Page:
Internet Watch Foundations: in the plural, please

UNICEF writes: “the global momentum to expand and integrate early education services into education systems has great potential. But it also carries risks, if programming is not appropriate to meet children’s learning needs and interests.” That’s a document from 2018. The four year gap managed to bring some of us to the other side of a pandemic, but with less “united” nations. Families, on the other hand (if you’re always shifting between micro and macro), arguably are the first to see their children’s potential—but the last, sometimes, to effectively help them with their personal struggles, ignoring certain privacy laws that have been sketchy in their making, to say the least. Nobody’s saying anything about mainstream (yet), but let’s look at the terms: “when you sign in with your Google account, we use the watch and search history tied to each specific installation of the app to recommend content on YouTube Kids (…) and we will continue to use that watch and search history for recommendations even if you sign out of the app, unless they are cleared and paused in the settings.” Now, look: I would like to be my children’s pal. Buddy, bro, or whatever they’re saying now. Some even call strangers “fam”. Language changes, media evolves. But I’m concerned whether this is related to their attitude towards other tiny human beings or in fact a taste for a specific brand of chocolate bar. Further in the document, the biggest concept of debate in a largely agreed upon functioning of automation processes, as covered before here and there, is not permission, but consent. Back to those terms: “with consent, we may share individual user information with companies, organizations or individuals outside of Google.” The definitions will be challenged, as they should; but not by someone who’s oblivious to the existence of Semiotics.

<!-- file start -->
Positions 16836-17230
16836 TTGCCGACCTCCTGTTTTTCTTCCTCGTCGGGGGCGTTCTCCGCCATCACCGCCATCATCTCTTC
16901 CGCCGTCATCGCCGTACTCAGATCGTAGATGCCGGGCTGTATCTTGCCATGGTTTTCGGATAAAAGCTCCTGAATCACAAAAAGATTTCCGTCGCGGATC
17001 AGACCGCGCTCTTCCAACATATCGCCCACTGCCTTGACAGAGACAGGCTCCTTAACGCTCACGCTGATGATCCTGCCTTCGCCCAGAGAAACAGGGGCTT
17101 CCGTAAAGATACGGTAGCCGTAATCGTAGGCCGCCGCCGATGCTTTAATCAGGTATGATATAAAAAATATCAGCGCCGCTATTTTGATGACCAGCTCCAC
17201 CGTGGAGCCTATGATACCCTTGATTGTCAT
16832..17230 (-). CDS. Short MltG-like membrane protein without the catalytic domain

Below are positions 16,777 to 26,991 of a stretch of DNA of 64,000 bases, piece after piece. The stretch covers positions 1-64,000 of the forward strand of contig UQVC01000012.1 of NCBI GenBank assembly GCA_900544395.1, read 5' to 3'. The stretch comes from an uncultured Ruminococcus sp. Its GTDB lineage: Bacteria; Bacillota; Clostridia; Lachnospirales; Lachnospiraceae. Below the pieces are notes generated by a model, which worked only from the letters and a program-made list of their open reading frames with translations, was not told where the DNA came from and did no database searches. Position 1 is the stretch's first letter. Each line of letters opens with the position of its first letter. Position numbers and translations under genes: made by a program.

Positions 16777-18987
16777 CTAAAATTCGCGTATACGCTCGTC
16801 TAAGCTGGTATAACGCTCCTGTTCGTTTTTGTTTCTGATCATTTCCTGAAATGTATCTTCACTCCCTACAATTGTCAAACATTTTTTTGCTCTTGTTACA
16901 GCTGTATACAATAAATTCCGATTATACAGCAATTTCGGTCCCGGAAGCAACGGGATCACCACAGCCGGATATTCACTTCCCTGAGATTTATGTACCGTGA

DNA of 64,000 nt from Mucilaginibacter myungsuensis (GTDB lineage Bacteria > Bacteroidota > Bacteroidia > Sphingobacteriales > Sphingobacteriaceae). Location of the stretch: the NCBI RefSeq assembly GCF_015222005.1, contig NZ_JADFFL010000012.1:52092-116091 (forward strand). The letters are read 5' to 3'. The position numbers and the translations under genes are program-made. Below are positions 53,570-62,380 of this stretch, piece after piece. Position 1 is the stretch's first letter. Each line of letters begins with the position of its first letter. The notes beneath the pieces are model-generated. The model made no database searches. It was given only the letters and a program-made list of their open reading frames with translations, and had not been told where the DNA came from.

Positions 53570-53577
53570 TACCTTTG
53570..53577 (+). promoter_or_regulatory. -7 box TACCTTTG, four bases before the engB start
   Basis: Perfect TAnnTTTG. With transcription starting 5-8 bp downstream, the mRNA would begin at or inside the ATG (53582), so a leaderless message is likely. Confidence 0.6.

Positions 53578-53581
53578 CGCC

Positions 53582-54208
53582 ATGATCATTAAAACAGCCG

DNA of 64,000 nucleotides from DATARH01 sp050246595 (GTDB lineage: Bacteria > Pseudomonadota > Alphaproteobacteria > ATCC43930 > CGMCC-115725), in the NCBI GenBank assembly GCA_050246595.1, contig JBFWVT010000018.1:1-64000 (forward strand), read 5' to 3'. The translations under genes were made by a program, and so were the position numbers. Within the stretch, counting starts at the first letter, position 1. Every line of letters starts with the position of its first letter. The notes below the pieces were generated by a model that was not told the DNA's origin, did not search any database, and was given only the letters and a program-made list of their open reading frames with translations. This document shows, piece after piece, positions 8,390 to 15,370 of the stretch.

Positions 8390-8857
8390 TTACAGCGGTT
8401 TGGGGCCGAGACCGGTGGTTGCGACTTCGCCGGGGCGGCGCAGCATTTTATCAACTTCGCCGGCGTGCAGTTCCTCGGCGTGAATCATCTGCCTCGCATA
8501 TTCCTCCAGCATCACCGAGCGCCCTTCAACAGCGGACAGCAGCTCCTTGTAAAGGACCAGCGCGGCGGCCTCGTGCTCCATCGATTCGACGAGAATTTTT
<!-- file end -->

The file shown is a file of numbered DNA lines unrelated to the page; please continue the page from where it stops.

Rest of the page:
Learning early on that commercial activity has a history isn’t meant to be, some would strongly defend, looking at your browser settings. However, digital marketing increasingly plays a role (or maybe several roles) in the decisions we make, big and small. An old friendship, 10 years from now, will remember the lockdown as a moment of introspection and self-discovery; another might celebrate the loss of 20 pounds—but who’s likely to be inspired by that, one wonders? Frances Haugen might be one of those people. Investigation on Instagram’s internal recommendation mechanisms (the famous “algorithm”, if we’re free from technicalities) concluded that eating disorders were paired with the platform’s recommendations of accounts promoting weight loss, per recording. I’m very tempted to compare this with the Brazilian TV morning menu. Try to make sense of the biggest business decisions around the world during the weekend, as a Brazilian entrepreneur (or a curious being), and you’ll be offered, on cable, with Polishop commercials. It seems that a product of the marginalia is being offered products from the people who labelled him (or her) as such, but that is not all: the marginalia product is also being labelled, and graded down, and down again. If only you could have early education in the marginal label. Maria Popova makes us think, with her time-stopping analyses, day in and day out; here quoting a woman with labels: Caribbean-American poet, essayist, feminist, lesbian icon, and anti-war, civil rights, and human rights activist, who writes: “I am Black, Woman, and Poet—fact, and outside the realm of choice. I can choose only to be or not be, and in various combinations of myself. And as my breath is part of my breathing, my eyes of my seeing, all that I am is of who I am, is of what I do. The shortest statement of philosophy I have is my living, or the word ‘I’. Having made homes in most parts of this city, I hang now from the west edge of Manhattan, and at any moment I can cease being a New Yorker, for already my children betray me in television, in plastic, in misplaced angers.” I wonder if some of my own “misplaced angers” are merging states of being, like needing to smoke and being offered a thousand dollar vacuum cleaner. There is anger, yes; but misplacement is not to be associated with it, as a label, or even a diagnosis. Refugee is just an inconvenient word. Misplacement, in a globalized world being transformed by the sheer fact it was called upon in a label, is the real issue: here, we’re talking about identity, belonging, and needs; not television, and certainly not plastic.